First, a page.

I write in response to Jacob Stuart being perplexed and confused by community opposition to the industrialisation of our landscape by uneconomic intermittent wind power stations (Journal, October 25).
Short briefings from groups like reVOLT naturally draw attention to the visibility of such schemes from heritage assets (such as Lincoln Cathedral and Belvoir Castle) for two simple reasons; it underlines the scale of these gigantic machines which will far outstrip anything seen in our region and secondly that in the rush for a supposedly green solution, we are now prepared to trample over any pretence at protecting our rural green belt from industrialisation.
On the economic argument, to assist with Mr Stuart’s confusion; protest groups quickly ascertain that the economics of wind generation don’t add up. Sadly in our current political and planning processes, this knowledge does nothing to prevent their erection. A site such as Temple Hill will generate around £30m of subsidy for the developer (on top of the actual sale of any electricity it might generate), around £5m for the landowner and the equivalent of five pence per household per week of ‘Community Fund’.
This is all paid for by every energy bill payer reading this piece. With such sums of money available, it is no surprise that turbines are being erected in unsuitable locations in order to secure these generous and guaranteed returns.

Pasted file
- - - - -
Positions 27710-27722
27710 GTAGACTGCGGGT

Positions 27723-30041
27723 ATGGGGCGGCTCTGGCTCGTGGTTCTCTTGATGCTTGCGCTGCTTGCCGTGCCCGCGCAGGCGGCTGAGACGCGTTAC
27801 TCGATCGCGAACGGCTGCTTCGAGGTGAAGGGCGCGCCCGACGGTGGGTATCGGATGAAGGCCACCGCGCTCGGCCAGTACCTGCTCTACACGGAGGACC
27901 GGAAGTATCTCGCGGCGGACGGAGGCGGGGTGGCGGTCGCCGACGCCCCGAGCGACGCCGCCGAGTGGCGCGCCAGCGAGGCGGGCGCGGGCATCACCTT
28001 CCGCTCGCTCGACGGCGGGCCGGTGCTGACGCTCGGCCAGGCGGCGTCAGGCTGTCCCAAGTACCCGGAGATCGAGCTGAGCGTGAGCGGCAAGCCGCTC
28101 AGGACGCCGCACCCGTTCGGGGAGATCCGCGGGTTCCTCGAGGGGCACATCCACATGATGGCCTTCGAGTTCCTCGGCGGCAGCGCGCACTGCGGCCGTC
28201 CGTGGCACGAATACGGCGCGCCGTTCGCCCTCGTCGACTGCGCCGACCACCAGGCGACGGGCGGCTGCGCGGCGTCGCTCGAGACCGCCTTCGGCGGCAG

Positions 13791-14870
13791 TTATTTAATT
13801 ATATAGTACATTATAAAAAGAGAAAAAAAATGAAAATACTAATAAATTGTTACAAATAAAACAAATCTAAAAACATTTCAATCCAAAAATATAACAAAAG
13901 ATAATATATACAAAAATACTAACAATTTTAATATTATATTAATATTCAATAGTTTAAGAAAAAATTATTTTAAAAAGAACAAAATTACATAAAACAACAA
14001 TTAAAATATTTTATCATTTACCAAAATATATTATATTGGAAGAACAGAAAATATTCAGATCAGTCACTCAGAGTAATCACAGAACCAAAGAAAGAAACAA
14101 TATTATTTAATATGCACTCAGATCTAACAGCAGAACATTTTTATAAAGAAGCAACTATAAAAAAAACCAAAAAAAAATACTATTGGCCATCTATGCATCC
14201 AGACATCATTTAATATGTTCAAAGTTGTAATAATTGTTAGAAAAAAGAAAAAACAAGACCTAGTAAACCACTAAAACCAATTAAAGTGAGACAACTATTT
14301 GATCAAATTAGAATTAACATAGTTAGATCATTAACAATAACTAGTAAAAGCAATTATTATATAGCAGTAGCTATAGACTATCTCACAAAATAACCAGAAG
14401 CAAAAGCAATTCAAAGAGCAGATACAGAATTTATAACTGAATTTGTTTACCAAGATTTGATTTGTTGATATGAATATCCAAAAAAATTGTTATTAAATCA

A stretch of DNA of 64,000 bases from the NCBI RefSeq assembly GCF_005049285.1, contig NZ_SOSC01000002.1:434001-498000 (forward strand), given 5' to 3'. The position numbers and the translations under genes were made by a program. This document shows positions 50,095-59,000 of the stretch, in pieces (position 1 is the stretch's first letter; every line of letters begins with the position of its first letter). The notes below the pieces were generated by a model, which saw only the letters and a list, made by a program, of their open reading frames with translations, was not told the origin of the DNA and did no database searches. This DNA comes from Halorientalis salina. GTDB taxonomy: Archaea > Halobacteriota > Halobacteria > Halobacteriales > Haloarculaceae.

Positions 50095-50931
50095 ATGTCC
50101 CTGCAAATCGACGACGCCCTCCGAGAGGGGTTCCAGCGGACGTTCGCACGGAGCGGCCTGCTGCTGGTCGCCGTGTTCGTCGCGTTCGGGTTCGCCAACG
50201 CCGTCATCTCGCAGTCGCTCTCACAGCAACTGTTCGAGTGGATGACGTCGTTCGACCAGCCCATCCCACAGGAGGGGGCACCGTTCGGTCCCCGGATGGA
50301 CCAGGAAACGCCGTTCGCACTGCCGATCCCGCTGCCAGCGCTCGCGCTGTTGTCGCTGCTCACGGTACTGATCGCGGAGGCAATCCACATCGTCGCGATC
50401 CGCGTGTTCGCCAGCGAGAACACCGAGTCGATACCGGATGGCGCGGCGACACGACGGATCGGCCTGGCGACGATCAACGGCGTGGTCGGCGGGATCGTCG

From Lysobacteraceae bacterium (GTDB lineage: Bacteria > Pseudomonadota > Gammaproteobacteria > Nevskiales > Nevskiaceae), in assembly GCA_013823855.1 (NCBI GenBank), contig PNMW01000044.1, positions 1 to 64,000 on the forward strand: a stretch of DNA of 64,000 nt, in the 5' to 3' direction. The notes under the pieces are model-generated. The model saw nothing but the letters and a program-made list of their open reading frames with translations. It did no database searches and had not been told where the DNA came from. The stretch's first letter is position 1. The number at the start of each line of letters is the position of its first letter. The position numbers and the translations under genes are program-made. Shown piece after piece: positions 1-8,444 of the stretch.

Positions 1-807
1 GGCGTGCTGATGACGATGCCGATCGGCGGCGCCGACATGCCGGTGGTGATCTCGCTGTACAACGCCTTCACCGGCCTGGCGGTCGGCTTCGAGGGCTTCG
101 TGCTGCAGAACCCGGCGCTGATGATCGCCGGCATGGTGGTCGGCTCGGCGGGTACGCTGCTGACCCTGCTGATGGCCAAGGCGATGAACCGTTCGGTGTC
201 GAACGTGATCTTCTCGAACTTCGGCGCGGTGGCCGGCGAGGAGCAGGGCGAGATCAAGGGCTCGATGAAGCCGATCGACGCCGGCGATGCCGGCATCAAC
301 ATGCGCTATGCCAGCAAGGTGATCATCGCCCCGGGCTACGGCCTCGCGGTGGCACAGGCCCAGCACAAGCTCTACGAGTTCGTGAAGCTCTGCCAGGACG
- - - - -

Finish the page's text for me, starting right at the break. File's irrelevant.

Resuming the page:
Finally, should anyone wish to argue that wind is free and green is good; wind turbines use renewable energy but they are not low carbon. The industry interchangeably uses these terms. Wind specifically requires a back-up infrastructure to cope with the intermittent nature of the energy source (the wind doesn’t always blow!). Hence the need to build effective base load and standby generation capacity.
A rush for wind underlines the need for nuclear and fracking; not an argument most green campaigners are comfortable with. May I tactfully suggest on purely economic grounds we skip this wind energy false dawn and channel the money saved into reducing fuel poverty for the majority rather than making a small minority very rich and assist all those less able to insulate their homes and move to efficient heating and lighting.
Mr Stuart, as our Community Columnist, I invite you to meet any one of the many protest groups that ‘spring up’ to hear their arguments before decrying them as confusing and ill-informed; we are anything but.
Spokesman - reVOLT